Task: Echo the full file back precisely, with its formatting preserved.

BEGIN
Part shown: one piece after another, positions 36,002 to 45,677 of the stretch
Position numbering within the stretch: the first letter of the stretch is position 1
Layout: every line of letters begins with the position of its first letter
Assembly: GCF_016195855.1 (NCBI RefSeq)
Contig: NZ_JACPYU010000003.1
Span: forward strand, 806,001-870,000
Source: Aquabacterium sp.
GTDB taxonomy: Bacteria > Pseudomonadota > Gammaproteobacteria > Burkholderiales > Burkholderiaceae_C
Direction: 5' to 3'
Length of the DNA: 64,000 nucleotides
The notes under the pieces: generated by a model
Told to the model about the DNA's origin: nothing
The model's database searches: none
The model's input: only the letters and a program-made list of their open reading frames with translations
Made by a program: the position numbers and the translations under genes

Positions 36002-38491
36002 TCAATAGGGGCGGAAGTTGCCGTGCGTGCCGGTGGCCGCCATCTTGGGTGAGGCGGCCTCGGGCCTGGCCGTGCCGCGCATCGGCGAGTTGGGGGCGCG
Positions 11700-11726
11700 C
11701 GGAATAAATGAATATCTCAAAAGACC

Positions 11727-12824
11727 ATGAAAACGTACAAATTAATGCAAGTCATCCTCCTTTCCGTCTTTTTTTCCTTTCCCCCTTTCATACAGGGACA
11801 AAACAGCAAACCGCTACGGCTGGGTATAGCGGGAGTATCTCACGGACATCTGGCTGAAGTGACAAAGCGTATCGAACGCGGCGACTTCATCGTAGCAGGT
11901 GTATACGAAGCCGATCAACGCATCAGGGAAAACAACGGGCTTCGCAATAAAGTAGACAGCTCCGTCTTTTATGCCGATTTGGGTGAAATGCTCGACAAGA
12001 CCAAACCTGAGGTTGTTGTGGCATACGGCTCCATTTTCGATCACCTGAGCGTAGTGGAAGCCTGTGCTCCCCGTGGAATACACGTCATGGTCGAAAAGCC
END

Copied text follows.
Part shown: one piece after another, positions 36,002 to 45,677 of the stretch
Position numbering within the stretch: the first letter of the stretch is position 1
Layout: every line of letters begins with the position of its first letter
Assembly: GCF_016195855.1 (NCBI RefSeq)
Contig: NZ_JACPYU010000003.1
Span: forward strand, 806,001-870,000
Source: Aquabacterium sp.
GTDB taxonomy: Bacteria > Pseudomonadota > Gammaproteobacteria > Burkholderiales > Burkholderiaceae_C
Direction: 5' to 3'
Length of the DNA: 64,000 nucleotides
The notes under the pieces: generated by a model
Told to the model about the DNA's origin: nothing
The model's database searches: none
The model's input: only the letters and a program-made list of their open reading frames with translations
Made by a program: the position numbers and the translations under genes

Positions 36002-38491
36002 TCAATAGGGGCGGAAGTTGCCGTGCGTGCCGGTGGCCGCCATCTTGGGTGAGGCGGCCTCGGGCCTGGCCGTGCCGCGCATCGGCGAGTTGGGGGCGCG
Positions 11700-11726
11700 C
11701 GGAATAAATGAATATCTCAAAAGACC

Positions 11727-12824
11727 ATGAAAACGTACAAATTAATGCAAGTCATCCTCCTTTCCGTCTTTTTTTCCTTTCCCCCTTTCATACAGGGACA
11801 AAACAGCAAACCGCTACGGCTGGGTATAGCGGGAGTATCTCACGGACATCTGGCTGAAGTGACAAAGCGTATCGAACGCGGCGACTTCATCGTAGCAGGT
11901 GTATACGAAGCCGATCAACGCATCAGGGAAAACAACGGGCTTCGCAATAAAGTAGACAGCTCCGTCTTTTATGCCGATTTGGGTGAAATGCTCGACAAGA
12001 CCAAACCTGAGGTTGTTGTGGCATACGGCTCCATTTTCGATCACCTGAGCGTAGTGGAAGCCTGTGCTCCCCGTGGAATACACGTCATGGTCGAAAAGCC